Edited by Julian Agyeman, Stephen Zavestoski
Routledge – 2014 – 224 pages
Routledge – 2014 – 224 pages
The most prolific and persistent product of the unfolding vision of ‘liveable cities’ and ‘cities for people’ has been the genesis and growth of ‘complete streets;’ a concept and movement that has exploded across the urban planning, transportation planning, environmental policy, sustainable communities, and other scenes.
Incomplete streets is about those where important missing narratives in the complete streets discourse and practice result in streets that are "complete" for some but not others. It applies a critical perspective on the rhetoric and practice of complete streets that goes beyond seeing streets as merely functional spaces for moving people and objects.
Organized around three themes, "People, Places and Streets" focuses on seeing "users" (e.g., pedestrians, bicyclists, motorists, transit riders) as people. The section examines how certain people get written out of the history of streets, how urban planning’s historical neglect of race and class dimensions of urban populations might be reproduced in the complete streets movement, and whether truly complete streets have the potential to undo decades of structural inequalities in society.
"Intersections, Systems and Streets" plays with the notion that streets are physical spaces and places where a wide range of physical and symbolic processes and systems intersect. Complete streets are embedded in a range of processes–including economic, transportation, food, cultural and governance processes–that shape society. This section explores how seeing streets as detached from these processes results in the reproduction of historical inequalities literally built into our cities and streets.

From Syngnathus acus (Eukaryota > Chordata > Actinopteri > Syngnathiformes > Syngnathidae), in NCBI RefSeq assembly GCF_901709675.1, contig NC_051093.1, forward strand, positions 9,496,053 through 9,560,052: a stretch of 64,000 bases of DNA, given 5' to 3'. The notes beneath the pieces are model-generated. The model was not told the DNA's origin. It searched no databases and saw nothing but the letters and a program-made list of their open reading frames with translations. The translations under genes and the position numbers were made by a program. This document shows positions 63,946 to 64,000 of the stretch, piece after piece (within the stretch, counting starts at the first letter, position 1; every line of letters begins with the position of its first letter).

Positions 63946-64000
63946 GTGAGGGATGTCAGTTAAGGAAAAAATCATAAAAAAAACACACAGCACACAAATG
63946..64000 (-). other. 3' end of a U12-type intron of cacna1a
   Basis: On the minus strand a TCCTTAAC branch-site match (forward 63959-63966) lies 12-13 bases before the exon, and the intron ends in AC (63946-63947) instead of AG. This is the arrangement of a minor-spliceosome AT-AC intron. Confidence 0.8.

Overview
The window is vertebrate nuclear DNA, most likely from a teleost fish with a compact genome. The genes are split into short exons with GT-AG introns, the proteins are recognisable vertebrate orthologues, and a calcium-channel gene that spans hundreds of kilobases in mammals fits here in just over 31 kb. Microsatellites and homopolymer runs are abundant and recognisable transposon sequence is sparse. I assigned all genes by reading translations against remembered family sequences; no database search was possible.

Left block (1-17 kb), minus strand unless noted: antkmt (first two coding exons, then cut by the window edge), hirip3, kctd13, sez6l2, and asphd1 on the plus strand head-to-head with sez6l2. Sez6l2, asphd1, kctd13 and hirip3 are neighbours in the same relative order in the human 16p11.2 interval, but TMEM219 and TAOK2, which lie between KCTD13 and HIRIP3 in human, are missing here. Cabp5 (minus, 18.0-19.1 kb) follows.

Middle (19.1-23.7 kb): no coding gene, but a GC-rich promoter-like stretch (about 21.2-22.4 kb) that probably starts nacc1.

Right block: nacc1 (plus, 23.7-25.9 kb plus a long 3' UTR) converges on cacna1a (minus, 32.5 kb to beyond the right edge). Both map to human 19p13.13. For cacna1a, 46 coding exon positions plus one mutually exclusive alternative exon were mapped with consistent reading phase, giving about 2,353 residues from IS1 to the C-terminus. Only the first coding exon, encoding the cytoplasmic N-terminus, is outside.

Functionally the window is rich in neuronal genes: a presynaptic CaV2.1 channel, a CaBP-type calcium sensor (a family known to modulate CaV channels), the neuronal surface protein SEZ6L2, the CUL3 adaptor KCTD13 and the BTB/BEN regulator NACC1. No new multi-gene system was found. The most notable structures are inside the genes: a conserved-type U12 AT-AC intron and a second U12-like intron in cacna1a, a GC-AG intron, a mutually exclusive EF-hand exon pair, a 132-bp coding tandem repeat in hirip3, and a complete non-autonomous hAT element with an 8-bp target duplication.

"Complete Streets in Practice" provides international case studies of complete streets efforts as ones that fully understand the complex social, cultural, economic, political and other intersections that exist in streets as both spaces and places.
This interdisciplinary book is aimed at students, researchers and professionals in the fields of urban geography, environmental studies, urban planning and policy, transportation planning, and urban sociology.
1. Introduction: Complete Streets, What’s Missing? Part 1: Processes 2.Defining Streets: Complete and Incomplete 3. A Political Economy Approach to the History of Streets 4. The Place of Complete Streets in the Neo-liberal City 5. Democratizing Streets Part 2: Practices 6. Economic Intersections: Complete Streets and Local Economies 7. Bike Lanes and Gentrification 8. Farmers Markets and Gentrification Part 3: Possibilities 9. Complete Streets as a Strategy for Addressing Health Inequalities 10. Planning for Equity in Complete Streets 11. Public Space and Complete Streets: The Possibility of Transcultural Cities Part 4: Conclusion 12. Conclusion: Complete Streets as Evolving Streets
Julian Agyeman is Professor and Chair at the Department of Urban and Environmental Policy and Planning, Tufts University, US. He is Founding Editor of Local Environment: The International Journal of Justice and Sustainability published by Taylor and Francis.
Dr Stephen Zavestoski is Sustainability Director at the College of Arts & Sciences and Co-Chair, Environmental Studies Program, University of San Francisco, US.